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There's something new beneath an arch of the Maple Avenue Bridge in Redmond, Oregon, 19 miles northeast of Bend: A challenging course for rock climbers. "The first day I saw the arches, I thought--wow--it could be cool to climb them," says Ian Caldwell (pictured), the expert rock climber and mastermind behind the course. This bridge route is cool in other ways; here's why.

It's a grass roots effort

Caldwell, an avid climber, proposed the idea to the Redmond city staff in 2013 after scaling big overhanging routes in Maple Canyon, Utah. Approved by the city council barely a year later, the first leg of the climbing area opened in August 2015, thanks to donations from central Oregon climbers. "The climbing style is fun because it's steep, more gymnastic," says Caldwell. The "impossible-looking" route starts at a 45° overhang and finishes at 75°—nearly horizontal! More routes are planned for the bridge's other arches.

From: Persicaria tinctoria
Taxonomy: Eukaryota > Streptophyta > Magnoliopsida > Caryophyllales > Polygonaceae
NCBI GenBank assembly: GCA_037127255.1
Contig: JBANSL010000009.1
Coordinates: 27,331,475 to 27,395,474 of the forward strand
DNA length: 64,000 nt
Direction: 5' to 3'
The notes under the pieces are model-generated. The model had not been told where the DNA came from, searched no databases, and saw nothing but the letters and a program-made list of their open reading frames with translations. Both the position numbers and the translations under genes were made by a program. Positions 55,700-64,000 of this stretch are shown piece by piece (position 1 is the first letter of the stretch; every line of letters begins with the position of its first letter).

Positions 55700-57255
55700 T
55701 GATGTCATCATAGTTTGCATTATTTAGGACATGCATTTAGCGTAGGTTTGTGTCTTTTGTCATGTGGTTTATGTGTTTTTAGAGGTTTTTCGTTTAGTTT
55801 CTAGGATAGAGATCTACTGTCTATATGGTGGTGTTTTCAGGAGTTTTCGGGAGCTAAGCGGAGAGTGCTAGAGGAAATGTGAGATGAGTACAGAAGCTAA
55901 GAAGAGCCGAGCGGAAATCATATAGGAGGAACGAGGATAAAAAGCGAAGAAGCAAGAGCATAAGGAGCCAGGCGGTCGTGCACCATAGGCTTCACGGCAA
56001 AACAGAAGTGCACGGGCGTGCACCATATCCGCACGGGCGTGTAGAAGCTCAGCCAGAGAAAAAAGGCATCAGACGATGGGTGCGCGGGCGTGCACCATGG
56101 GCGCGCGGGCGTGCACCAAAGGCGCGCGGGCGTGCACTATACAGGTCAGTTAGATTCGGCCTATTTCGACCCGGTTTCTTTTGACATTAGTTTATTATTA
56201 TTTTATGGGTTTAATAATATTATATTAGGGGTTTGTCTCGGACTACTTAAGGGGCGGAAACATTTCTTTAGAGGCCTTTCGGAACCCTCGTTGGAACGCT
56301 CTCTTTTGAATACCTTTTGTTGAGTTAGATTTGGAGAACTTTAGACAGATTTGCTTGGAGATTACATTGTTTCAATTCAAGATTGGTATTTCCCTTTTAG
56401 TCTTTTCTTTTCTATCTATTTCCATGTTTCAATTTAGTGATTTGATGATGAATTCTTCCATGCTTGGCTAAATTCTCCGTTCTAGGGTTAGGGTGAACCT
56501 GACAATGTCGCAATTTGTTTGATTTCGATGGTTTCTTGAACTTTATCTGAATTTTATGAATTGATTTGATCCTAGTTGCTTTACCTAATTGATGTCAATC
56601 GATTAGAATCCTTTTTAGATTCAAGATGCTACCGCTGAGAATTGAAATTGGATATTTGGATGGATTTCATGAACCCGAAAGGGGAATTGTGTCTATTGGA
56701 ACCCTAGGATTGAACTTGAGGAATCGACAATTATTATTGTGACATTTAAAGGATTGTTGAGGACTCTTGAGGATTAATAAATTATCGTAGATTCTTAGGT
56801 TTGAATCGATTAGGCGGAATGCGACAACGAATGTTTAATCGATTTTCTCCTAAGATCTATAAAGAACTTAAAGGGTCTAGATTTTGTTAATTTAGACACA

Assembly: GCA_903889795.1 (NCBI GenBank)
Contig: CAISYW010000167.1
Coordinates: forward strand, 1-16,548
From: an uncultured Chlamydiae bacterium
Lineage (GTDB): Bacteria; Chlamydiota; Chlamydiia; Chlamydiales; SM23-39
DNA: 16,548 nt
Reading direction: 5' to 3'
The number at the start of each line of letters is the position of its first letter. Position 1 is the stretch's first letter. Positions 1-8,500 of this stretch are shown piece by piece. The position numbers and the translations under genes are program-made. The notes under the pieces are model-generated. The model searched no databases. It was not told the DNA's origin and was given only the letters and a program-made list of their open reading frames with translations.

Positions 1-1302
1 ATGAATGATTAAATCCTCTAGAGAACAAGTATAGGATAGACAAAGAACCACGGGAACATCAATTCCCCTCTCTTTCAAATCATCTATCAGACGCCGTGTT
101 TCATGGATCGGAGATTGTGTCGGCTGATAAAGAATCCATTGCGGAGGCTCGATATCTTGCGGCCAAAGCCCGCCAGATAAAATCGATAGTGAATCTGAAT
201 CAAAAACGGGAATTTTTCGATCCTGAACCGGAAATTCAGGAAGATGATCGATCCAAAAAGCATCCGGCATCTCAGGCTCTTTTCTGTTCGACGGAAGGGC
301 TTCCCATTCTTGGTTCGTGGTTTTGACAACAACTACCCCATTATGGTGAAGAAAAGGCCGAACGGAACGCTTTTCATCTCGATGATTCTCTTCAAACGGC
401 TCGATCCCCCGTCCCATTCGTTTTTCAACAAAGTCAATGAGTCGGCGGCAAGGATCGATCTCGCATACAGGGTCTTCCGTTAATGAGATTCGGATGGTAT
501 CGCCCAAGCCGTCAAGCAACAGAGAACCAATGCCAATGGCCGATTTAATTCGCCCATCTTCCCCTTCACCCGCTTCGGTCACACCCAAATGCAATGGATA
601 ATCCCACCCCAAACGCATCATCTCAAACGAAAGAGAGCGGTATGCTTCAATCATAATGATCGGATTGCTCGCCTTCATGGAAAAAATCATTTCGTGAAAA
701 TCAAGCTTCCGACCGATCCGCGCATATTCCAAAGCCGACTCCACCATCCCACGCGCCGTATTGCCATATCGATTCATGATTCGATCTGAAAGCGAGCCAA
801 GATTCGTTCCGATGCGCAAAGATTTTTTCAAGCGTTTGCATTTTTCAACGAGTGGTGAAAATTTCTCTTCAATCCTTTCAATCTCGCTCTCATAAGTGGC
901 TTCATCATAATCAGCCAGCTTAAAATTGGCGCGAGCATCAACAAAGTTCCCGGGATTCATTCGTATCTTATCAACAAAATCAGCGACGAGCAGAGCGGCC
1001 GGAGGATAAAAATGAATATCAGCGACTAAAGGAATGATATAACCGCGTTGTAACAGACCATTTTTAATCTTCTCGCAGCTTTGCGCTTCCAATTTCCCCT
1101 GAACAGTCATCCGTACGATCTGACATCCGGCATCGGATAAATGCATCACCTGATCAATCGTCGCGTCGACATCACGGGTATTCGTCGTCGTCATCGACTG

It's a different experience than nearby Smith Rock

If you're an avid and experienced rock climber, Maple Bridge is a great spot to hone your "steep overhang" skills, which you can't do on the near vertical faces of world-famous Smith Rock, in Smith Rock State Park (pictured), 8 miles away.

A great park runs beneath it

Not a climber? Try hiking, biking, jogging, or just exploring in Dry Canyon, which cuts beneath the Maple Avenue Bridge, and for five miles through Redmond's city center. It's where the Deschutes River used to flow before nudging its channel westward.

 

New "starter walls" for climbers

Redmond's new Sam Johnson Park—just 1/2 mile south of the bridge—is connected by a paved trail through Dry Canyon. This fully accessible playground is where kids of all sizes and abilities are learning to scale walls. "A third of the cost of this park's $1 million price tag came from donations," says Annie McVay, Parks Division Manager. "Kids even donated $5 from their piggy banks" to make this happen."

 

 

 

 


 

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